I wouldn't say it was totally wrong. It's been better than if I had just kept the factory settings. I have used the blue filter to adjust color and tint. I don't have the knowledge to adjust the white balance. The TV has never looked ugly to me. A pro calibrator would probably look at my TV with disgust. The problem with the Sound and Vision DVD, and this is just a guess, the brightness test had a CRT screen in mind. So when I used that on my LCD, the brightness was set for a CRT screen. When I got the T2 blu-ray, I assume that the THX brightness had LCD or Plasma in mind, so I dropped it down to their suggestion. The WOW disk had their brightness test on an already super-black screen, and their "ideal" brightness was way above the Sound and Vision DVD, and the THX optimizer.

I would go with the THX and verify with AVS
post #5 of 26
Quote:
Originally Posted by airscapes View Post

Quote:
Originally Posted by DarkKnightR View Post

I wouldn't say it was totally wrong. It's been better than if I had just kept the factory settings. I have used the blue filter to adjust color and tint. I don't have the knowledge to adjust the white balance. The TV has never looked ugly to me. A pro calibrator would probably look at my TV with disgust. The problem with the Sound and Vision DVD, and this is just a guess, the brightness test had a CRT screen in mind. So when I used that on my LCD, the brightness was set for a CRT screen. When I got the T2 blu-ray, I assume that the THX brightness had LCD or Plasma in mind, so I dropped it down to their suggestion. The WOW disk had their brightness test on an already super-black screen, and their "ideal" brightness was way above the Sound and Vision DVD, and the THX optimizer.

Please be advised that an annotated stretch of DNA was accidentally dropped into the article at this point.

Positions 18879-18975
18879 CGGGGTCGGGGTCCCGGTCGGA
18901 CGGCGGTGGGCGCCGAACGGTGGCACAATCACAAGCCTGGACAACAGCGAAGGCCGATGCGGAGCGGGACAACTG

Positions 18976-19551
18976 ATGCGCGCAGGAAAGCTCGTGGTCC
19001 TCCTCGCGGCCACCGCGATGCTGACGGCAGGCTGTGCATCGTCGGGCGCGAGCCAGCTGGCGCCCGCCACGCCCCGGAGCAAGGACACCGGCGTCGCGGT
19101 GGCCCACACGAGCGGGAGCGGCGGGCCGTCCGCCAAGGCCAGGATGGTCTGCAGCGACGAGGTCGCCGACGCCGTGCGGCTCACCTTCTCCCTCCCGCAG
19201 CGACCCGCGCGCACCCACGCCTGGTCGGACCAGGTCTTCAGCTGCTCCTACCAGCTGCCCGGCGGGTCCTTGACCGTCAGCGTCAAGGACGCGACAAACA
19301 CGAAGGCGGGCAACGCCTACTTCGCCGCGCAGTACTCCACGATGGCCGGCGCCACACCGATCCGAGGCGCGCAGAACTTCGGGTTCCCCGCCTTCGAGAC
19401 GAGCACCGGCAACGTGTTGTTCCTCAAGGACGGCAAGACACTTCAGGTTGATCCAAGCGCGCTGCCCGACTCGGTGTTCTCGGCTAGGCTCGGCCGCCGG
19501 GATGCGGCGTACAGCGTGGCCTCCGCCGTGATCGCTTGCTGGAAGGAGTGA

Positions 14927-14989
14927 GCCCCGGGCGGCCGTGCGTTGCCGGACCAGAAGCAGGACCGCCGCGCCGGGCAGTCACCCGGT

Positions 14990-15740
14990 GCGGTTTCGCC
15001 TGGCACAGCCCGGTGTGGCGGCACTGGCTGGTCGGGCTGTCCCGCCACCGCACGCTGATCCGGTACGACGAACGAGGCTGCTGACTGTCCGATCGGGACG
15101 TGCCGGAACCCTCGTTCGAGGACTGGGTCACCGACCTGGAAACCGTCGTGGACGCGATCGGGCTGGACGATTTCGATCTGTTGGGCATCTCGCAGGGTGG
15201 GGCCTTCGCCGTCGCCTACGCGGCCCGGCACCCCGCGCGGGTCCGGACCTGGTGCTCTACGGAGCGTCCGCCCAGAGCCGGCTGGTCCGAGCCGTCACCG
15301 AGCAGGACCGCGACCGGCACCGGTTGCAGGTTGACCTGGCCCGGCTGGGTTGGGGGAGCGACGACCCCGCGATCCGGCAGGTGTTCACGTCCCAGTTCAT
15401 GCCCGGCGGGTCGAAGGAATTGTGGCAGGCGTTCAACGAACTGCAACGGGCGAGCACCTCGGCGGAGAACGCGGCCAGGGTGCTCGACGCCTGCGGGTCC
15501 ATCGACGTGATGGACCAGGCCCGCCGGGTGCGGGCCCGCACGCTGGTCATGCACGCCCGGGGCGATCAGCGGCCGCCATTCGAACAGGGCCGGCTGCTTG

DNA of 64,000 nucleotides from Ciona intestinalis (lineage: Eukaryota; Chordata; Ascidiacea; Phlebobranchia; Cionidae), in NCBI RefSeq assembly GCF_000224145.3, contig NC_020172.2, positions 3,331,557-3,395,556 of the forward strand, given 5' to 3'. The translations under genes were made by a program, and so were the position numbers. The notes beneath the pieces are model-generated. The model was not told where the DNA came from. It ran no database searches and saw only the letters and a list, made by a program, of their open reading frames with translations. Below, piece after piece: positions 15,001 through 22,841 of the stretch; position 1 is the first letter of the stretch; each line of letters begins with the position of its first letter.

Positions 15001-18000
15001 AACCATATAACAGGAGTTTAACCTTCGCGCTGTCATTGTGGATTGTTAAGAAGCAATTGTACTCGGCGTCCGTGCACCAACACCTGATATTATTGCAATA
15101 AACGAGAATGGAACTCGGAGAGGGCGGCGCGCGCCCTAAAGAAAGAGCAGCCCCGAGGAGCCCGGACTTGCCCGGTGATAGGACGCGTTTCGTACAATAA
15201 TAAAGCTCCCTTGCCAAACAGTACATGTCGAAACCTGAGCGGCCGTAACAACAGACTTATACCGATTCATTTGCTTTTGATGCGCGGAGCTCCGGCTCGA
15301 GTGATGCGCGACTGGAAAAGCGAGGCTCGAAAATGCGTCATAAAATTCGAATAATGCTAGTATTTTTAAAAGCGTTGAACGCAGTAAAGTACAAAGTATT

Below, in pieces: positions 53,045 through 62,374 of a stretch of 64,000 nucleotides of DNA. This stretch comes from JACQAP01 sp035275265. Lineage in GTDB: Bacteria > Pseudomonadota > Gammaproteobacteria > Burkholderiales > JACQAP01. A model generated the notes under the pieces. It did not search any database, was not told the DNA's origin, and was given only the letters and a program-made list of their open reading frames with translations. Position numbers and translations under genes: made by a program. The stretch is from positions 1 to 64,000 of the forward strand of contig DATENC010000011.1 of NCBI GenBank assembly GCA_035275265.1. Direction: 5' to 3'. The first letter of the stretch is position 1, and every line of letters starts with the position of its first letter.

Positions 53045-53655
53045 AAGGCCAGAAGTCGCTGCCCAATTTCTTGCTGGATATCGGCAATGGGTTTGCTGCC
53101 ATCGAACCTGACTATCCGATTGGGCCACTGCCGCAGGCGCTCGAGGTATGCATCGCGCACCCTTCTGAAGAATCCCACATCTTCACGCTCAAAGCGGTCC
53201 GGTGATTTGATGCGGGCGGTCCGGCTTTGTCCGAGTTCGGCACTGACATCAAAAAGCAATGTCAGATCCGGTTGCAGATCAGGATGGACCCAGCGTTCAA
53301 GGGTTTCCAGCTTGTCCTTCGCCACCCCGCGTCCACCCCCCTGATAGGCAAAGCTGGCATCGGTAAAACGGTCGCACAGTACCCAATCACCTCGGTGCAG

I would go with the THX and verify with AVS

Don't use the THX Optimizer from T2 Blu-Ray... It has incorrect levels, It's an upscaled version of on old THX DVD version, not optimized for set the correct Brighness for Blu-Ray Playback.
Edited by ConnecTEDDD - 8/31/13 at 9:37am
post #6 of 26
Greetings

THX optimizers are only applicable to the movie the disc comes on. Nothing else. Be careful.

I recall thinking back that there might have been an issue with that terminator disc. The AVS disc gets precedence.

regards
post #7 of 26
Thread Starter 
I'm attempting to download the AVS disc now. If the Disney WOW isn't worth it, I am glad that it was bought through a gift certificate from my wedding.
post #8 of 26
Quote:
Originally Posted by DarkKnightR View Post

I'm attempting to download the AVS disc now. If the Disney WOW isn't worth it, I am glad that it was bought through a gift certificate from my wedding.

It is interesting.. I have about 4 or 5 different calibration disk and use AVS over all the others. Sometimes I will double check a sharpness pattern from another disk but I find the ease of the flashing patterns on AVS just more cut and dry. I don't get into audio so WOW may have some value there to those interested in that.
post #9 of 26
Thread Starter 
For audio, I just used the auto calibration that came with my Sony receiver when I got it a few months back. There is still so much I have to learn about all of this stuff. The good thing is, I love it, so the learning process hasn't been stressful at all.
post #10 of 26
Thread Starter 
The disk has downloaded, watching the tutorial now. I will let you all know how it goes.
post #11 of 26
Thread Starter 
What should the reference white level look like? Should it blend in, or just be barely visible?
post #12 of 26
Thread Starter 
Nevermind, I have the contrast maxed out, and it can't reach reference level white. I guess my TV is too old, and I had it set wrong for too long.